By Meredith Dault
24 October 2011
As a Master’s student in the Department of Electrical and Computer Engineering, Dhyanesh Chaudhari spends his days figuring out what causes software to crash. But after putting in eight hour stretches daily at the lab, Chaudhari says he wanted an off-hours activity that would keep him engaged and learning, but that would give him a break from his routine research. “Some people play video games,” he laughs, “but I was looking to do something else.”
That’s when his supervisor, Dr. Mohammad Zulkernine, who is with the School of Computing, passed along an email from a Kingstonian and part-time student looking to partner with a programmer. Michael La Fleur, who regularly used ‘Blackberry Messenger’ with his smartphone, wanted to design an ‘app’ that would help him connect with other BBM users. He just didn’t have the technical smarts he knew he needed.
Chaudhari, who grew up in Brampton and got interested in computing after taking a couple of classes in high school, had never designed a Blackberry ‘app’ but knew he had found the challenge he was looking for. He contacted La Fleur and the two hit it off, setting to work developing their idea. Estimating that he spent between 300 and 500 hours on the project over the summer, their ‘app’, know as Lynked, was approved and launched by Blackberry in mid-September where it is quickly gathering users who can download it for free.
As Chaudhari explains, Lynked works by looking at your list of friends on Facebook. “It then looks at how many of your friends have the same app,” he explains, “and then it makes suggestions. For example, your friend Joe has Blackberry BBM. Do you have him on your list? If not, you can add him.” If someone adds you, you get an invitation on your phone telling you that someone wants to add you to their BBM network.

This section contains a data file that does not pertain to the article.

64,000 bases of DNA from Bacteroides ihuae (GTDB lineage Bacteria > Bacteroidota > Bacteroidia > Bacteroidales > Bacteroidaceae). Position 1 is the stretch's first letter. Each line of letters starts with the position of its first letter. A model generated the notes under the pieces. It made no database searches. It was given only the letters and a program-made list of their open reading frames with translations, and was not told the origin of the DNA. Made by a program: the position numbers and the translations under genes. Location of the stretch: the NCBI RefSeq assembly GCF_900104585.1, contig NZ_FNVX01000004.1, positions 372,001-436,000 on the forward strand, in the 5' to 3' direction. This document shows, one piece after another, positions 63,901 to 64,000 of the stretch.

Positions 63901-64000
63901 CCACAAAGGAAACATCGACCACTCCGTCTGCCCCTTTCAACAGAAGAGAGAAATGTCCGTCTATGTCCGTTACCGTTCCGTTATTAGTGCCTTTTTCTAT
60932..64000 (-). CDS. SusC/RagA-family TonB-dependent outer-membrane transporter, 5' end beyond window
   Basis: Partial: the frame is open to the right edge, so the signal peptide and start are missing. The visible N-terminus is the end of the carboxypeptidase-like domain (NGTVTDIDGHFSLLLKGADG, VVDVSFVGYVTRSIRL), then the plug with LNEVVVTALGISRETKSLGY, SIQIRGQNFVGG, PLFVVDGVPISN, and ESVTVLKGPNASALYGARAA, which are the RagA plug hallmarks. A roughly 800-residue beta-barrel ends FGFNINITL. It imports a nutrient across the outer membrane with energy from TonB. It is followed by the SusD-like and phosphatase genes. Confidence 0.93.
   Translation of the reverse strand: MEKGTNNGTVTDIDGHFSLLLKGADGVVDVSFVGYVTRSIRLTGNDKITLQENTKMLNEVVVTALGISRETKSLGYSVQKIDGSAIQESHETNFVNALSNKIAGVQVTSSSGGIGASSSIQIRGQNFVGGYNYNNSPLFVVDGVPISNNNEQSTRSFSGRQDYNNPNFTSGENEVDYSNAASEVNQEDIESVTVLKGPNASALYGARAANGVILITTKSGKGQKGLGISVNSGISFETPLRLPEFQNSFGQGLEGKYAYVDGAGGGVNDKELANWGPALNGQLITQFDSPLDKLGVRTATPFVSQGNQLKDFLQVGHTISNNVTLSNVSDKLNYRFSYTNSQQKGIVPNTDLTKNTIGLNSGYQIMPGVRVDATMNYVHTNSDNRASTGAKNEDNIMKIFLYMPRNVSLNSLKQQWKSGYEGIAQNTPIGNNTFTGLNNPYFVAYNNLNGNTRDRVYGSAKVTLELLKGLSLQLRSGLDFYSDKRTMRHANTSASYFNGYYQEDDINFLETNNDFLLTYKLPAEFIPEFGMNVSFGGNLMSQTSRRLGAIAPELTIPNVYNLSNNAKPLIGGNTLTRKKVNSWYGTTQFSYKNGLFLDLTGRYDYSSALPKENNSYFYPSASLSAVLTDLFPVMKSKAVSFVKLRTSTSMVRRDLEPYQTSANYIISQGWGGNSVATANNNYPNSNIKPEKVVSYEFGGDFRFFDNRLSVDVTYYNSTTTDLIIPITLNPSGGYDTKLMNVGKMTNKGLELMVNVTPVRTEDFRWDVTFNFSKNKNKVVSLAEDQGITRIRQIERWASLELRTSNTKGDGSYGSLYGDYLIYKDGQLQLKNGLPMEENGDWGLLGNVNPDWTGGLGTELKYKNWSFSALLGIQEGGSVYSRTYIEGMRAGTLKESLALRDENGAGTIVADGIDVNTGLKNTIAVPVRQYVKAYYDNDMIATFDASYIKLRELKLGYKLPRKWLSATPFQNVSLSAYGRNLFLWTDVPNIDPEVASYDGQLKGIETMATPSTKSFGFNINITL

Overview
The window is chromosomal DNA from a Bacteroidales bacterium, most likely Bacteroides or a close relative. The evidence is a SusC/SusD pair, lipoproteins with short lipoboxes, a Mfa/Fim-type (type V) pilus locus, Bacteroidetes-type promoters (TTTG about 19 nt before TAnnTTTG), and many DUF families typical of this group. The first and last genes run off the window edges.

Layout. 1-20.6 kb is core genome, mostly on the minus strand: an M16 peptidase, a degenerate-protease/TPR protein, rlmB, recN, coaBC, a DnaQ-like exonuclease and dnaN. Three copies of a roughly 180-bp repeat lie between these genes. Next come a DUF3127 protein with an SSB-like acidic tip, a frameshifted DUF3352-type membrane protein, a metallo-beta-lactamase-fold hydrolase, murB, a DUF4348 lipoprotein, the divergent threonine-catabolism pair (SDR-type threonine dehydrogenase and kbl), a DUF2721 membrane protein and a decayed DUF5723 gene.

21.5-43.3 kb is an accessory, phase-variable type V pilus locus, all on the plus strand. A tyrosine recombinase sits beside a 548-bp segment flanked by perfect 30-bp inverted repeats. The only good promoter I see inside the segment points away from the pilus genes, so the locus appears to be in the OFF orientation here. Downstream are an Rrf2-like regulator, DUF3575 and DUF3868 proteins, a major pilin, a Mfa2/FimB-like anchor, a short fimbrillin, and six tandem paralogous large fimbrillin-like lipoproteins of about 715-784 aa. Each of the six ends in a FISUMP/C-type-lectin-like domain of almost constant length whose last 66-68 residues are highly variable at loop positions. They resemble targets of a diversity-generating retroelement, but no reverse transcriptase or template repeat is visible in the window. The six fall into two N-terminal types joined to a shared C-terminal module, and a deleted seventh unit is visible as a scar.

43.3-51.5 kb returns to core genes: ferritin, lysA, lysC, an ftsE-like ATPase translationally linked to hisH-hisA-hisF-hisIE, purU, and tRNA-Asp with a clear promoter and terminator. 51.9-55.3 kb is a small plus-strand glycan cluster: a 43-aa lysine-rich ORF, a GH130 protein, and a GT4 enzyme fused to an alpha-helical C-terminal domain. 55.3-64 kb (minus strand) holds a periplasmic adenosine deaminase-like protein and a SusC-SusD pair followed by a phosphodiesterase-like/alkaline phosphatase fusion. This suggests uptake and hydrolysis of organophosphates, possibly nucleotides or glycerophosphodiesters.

Chaudhari says now that Lynked is now being used by users in more than 50 different countries -- with more joining by the day -- he’s ready to put his focus back on his own research. “I have to graduate on-time!” he exclaims.
“My current research is to rank the component in software in terms of their reliability,” he says, “and then to figure out what the most unreliable component are,” -- a process that is particularly vital in an era of growing ‘cloud computing’, where millions of users might be depending on the same piece of software.
Working on an accelerated time-line, Chaudhari says he hopes to finish his Master’s by December -- a period of just 16 months. He has his sights set on working for a technology company where he use his creativity -- the way he has with both his academic work and with the Lynked app. “I want to work for a company where you can apply your own ideas,” he says, “and not just a nine to five job. This project proves that I am creative and that I can handle my own projects.”